"I was just walking down the street," said Abu Shabah, recounting the incident near his home in Rafah. He was eventually sent to al-Ma'dee military hospital in Cairo for emergency care.
He needs, his doctors say, a vasotrain machine to improve blood circulation to his limbs and a urodynamic machine to measure bladder capacity, but both machines are currently unavailable in Gaza.
"They were destroyed by Israeli tank fire on 15 January," Tareq Dirdes, head of the male unit at the al-Wafa centre, told IRIN, adding "the machine's keyboard was hit by shrapnel, and there are no spare parts available."
Some 2,315 (43 percent) of the injured were wounded by shrapnel, and spinal cord injuries are common, according to the health ministry.
Hospital staff told IRIN they were struggling to provide medical care with intermittent electricity supplies and shortages of items like wheelchairs and medication as well as the more sophisticated equipment needed for patients with paralysis.
Thousands of war wounded in Gaza, including 785 women and 1,815 children, will require long-term care, according to health ministry official Samir Radi.
Patients have begun trickling back into Gaza, according to the World Health Organization (WHO), the health ministry and people interviewed by IRIN. WHO official Mahmoud Daher in Gaza estimates that 470 patients are still receiving care abroad, but it is not clear how many of them are war wounded.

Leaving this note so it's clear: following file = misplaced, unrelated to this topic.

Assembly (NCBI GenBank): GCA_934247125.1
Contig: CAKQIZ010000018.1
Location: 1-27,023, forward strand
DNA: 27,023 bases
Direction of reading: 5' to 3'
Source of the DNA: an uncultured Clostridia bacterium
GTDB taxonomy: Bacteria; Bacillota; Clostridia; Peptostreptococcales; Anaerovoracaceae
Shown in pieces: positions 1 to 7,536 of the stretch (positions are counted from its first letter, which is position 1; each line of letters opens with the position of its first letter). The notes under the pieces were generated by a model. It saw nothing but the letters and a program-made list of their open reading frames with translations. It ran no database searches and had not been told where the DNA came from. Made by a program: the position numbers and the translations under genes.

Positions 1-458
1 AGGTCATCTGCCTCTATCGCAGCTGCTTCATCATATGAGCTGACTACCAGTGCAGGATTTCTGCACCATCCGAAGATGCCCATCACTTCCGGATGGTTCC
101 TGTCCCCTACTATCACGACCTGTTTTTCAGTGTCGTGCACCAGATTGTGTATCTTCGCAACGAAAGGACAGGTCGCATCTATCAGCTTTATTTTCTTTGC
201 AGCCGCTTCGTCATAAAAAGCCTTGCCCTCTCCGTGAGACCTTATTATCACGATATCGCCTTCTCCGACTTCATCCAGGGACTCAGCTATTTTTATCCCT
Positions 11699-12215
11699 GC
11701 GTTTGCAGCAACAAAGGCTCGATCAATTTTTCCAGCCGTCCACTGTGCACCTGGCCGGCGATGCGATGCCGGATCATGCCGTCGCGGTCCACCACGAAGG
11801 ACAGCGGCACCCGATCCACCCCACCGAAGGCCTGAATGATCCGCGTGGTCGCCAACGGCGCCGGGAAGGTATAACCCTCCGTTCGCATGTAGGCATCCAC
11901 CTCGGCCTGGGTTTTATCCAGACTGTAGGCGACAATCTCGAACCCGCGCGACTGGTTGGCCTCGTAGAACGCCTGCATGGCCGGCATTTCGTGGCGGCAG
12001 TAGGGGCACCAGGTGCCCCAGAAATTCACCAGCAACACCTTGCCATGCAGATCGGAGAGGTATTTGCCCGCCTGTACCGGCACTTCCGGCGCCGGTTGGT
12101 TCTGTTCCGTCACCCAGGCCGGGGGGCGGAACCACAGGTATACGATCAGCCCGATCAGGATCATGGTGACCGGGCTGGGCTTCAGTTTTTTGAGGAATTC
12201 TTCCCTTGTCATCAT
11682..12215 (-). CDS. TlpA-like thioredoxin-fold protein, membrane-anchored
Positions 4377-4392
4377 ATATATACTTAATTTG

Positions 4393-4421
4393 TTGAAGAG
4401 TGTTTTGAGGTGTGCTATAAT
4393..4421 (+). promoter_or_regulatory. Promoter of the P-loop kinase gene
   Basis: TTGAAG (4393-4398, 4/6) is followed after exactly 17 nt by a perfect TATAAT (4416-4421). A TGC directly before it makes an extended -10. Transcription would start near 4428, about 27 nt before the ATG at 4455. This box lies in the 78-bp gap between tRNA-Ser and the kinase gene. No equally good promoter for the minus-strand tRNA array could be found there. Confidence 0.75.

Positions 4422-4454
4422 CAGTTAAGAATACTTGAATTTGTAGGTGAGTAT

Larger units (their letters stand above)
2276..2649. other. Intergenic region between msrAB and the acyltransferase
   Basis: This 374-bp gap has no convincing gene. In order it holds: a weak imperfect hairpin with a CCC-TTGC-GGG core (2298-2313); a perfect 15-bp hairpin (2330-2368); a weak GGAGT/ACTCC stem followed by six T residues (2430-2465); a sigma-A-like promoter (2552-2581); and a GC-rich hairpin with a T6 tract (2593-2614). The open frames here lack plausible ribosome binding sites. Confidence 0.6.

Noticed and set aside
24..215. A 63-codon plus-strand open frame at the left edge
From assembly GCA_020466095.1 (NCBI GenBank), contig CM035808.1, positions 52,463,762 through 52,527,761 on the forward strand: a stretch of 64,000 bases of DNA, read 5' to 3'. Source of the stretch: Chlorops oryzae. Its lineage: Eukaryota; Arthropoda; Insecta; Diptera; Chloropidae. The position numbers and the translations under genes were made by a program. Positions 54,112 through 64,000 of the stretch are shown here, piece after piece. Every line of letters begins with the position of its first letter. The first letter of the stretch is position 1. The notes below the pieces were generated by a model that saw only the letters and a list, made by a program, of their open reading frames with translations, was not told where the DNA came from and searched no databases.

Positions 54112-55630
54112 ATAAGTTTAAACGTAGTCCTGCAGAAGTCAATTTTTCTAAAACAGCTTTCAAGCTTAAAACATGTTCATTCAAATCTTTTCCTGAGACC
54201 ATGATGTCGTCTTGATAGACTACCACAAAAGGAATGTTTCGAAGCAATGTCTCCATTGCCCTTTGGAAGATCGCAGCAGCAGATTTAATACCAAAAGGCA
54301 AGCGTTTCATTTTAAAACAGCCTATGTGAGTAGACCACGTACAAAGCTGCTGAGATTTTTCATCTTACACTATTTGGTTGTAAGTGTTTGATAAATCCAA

Salman Salama, aged 14, sustained a traumatic brain injury after his home in Beit Lahiya was hit by Israeli tank-fire on 14 January. Shrapnel in his skull caused bleeding in his brain. After lying in a coma in al-Shifa Hospital he was taken to Egypt for neurosurgery.
Salman returned to Gaza last week, partially paralyzed on his right side.
"We tried to run from the house when the tanks entered," said Salman from his hospital bed at al-Wafa.
Fifteen hospitals out of a total of 27, and 41 primary health care clinics out of 118, in Gaza were damaged during the war, according to WHO, and about half the ambulance fleet was damaged or destroyed.Fifteen hospitals out of a total of 27, and 41 primary health care clinics out of 118, in Gaza were damaged during the war, according to WHO, and about half the ambulance fleet was damaged or destroyed.
During the 22-day Israeli offensive, in response to rocket fire from Gaza, access to health care was severely restricted. An estimated 40 percent of the chronically ill were forced to interrupt their treatment, according to WHO.
A recent UN Population Fund (UNFPA) assessment indicates that during the offensive there were an increased number of miscarriages in surveyed hospitals (al-Shifa, al-Aqsa, Naser, Rafah) and increased neonatal mortality in al-Shifa.
"The majority of serious cases still in Gaza are recovering at home or are waiting to travel to receive treatment abroad," said health ministry spokesperson Hamam Nasman.
Nasman estimated there were about 150 amputees, and 815 sustained head and neck injuries due to falling debris.
Medecins Sans Frontieres (MSF) operates three clinics in Gaza - in Khan Younis, Gaza City and Beit Lahiya - and four mobile teams. MSF is currently treating 370 patients (330 war wounded), Gaza field coordinator Jessica Pourraz told IRIN.
Since mid-January, about 100 new amputees have been registered at the Artificial Limb and Polio Centre in Gaza City, and 10 have started their treatment. The International Committee of the Red Cross (ICRC) is supporting the Centre.
US$49 million of the recent UN flash appeal for Gaza for US$613 million was for the health sector.